After it was all over, we had a drink and reminisced about our previous perilous sail when we were beginner sailors…the accidental overnight sail…(maybe I will share the story with you all again). Jerry said it was one of the top ten memorable stories of his life. It was one of mine too.

I will not forget last night either.

I love adventure, but I am not a big risk taker.

I have to say that there is something totally exhilarating about challenges that push my mind, body, and stamina to its limits to get through…A sense of danger…Flirtation with failure.

Racing…competing…how I love the thrill of it!

I’ve learned to expect the unexpected.

No race is ever the same…even if it is the same race.

We didn’t finish the race, but we survived the night.

I will count that as a win.

 

Running away

I thought that after how hectic last week was that this week would be a breeze. Boy was I wrong! This week has been just as stressful if not more so. I left off with recent events telling about my brother’s wedding, coming back home and getting a cold, and ended Monday with the news that a best friend of my son’s ran away from home. Things would’ve probably ended up fine if he would have came home later the night he left, but he did not. 

My son and his friend Logan were the last ones to see Jake. Jake bragged on the bus ride home Monday night that he was going to run away from home. His friends didn’t believe him because he said that before several times and never did until Monday. Monday night our summer days reached an end. A cold front brought the wind and rain. Logan saw Jake walking down the road in the pouring rain with a backpack on. Logan called my son and they attempted to stop Jake from running away. He had a backpack full of clothing, water, food, and a couple knives. He told the boys he was going to catch a train out of town. The boys tried to stop him, but he ran off into a corn field.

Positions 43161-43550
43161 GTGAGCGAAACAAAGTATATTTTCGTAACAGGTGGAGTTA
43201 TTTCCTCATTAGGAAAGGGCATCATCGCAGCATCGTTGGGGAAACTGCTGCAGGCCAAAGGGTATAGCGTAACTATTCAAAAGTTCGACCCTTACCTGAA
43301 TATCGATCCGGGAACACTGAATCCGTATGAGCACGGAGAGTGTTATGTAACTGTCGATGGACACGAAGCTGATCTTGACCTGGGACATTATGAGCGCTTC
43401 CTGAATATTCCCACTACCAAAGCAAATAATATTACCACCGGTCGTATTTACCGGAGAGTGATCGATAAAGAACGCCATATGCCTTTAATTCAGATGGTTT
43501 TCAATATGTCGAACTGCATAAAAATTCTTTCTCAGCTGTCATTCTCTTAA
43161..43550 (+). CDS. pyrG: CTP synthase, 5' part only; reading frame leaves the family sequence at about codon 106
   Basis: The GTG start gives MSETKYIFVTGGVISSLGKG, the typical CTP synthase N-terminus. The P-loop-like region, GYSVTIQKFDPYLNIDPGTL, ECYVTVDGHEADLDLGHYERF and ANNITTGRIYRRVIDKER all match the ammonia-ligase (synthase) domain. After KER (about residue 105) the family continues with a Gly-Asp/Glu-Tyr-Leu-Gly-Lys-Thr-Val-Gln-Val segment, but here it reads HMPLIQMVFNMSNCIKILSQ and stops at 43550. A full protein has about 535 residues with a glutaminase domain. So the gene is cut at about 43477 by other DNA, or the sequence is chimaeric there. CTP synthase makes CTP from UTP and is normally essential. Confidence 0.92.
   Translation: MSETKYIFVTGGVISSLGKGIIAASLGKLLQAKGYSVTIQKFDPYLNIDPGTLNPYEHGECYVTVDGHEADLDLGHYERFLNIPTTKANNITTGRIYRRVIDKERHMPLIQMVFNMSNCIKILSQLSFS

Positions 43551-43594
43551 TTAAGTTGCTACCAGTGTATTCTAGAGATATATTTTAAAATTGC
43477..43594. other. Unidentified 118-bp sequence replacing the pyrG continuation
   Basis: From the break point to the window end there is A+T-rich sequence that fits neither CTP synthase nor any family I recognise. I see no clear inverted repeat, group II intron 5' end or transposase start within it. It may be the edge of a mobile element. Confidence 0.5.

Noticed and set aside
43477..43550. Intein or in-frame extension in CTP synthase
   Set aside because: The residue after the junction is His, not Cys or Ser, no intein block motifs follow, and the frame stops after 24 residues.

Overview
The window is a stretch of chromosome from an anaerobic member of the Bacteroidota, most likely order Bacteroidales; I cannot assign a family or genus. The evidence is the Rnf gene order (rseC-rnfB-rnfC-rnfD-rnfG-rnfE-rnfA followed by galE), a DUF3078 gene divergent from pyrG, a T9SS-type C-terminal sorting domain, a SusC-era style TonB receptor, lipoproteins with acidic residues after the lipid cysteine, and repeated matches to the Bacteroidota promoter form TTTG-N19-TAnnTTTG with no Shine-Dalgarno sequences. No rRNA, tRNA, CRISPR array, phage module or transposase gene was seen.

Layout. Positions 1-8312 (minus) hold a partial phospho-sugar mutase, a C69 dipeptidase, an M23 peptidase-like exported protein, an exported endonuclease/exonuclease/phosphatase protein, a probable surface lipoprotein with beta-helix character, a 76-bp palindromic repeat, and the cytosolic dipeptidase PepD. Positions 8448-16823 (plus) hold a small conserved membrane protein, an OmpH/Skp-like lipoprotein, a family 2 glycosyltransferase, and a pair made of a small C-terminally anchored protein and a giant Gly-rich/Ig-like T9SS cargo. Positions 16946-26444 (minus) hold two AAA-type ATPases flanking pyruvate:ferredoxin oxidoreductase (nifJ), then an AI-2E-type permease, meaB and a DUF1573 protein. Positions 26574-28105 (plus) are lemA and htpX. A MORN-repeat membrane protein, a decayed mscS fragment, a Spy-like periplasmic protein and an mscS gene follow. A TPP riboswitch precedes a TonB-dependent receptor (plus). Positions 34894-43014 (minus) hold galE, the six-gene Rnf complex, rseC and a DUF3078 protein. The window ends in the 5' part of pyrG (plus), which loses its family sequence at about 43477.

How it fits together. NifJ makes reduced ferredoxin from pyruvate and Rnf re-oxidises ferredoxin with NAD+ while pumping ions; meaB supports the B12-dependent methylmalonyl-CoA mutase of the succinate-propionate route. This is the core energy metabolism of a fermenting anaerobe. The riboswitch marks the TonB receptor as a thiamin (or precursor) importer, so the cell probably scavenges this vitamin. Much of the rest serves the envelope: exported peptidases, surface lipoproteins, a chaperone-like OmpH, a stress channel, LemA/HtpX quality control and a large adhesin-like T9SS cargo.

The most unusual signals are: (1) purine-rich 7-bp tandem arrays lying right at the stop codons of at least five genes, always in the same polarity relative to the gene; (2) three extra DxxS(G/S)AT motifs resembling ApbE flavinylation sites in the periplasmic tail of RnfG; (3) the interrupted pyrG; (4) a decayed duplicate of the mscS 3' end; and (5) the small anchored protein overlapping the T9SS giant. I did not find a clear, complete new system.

At this point, the boys went over to Jake’s house to alert his mother. Jake was born to teen parents who ended up marrying other people and having other children. He was having a lot of conflict with his stepdad. His father lives out of the state. I thought Jake would come home that night. 

Tuesday morning arrived, but Jake had not. His dad flew in to help try to find him. The neighborhood was scoured. Abandoned buildings, deer stands, unlocked sheds, farms, the railroad tracks, the park, fields, and woods were searched with no signs of Jake’s whereabouts. After school, my son and a group of boys looked for him in their secret hiding spots. I offered to search the corn field where he was last seen. All I found was a battery and an empty sleeping pill wrapper on the ground. The corn was over my head and I was searching after dusk. I heard noises out in the field and was convinced there was a bear coming for me. It was scary. When it got dark, we all met back by the road. A night bird cried out. Jake’s mother mournfully responded by shouting out Jake’s name. He was not there.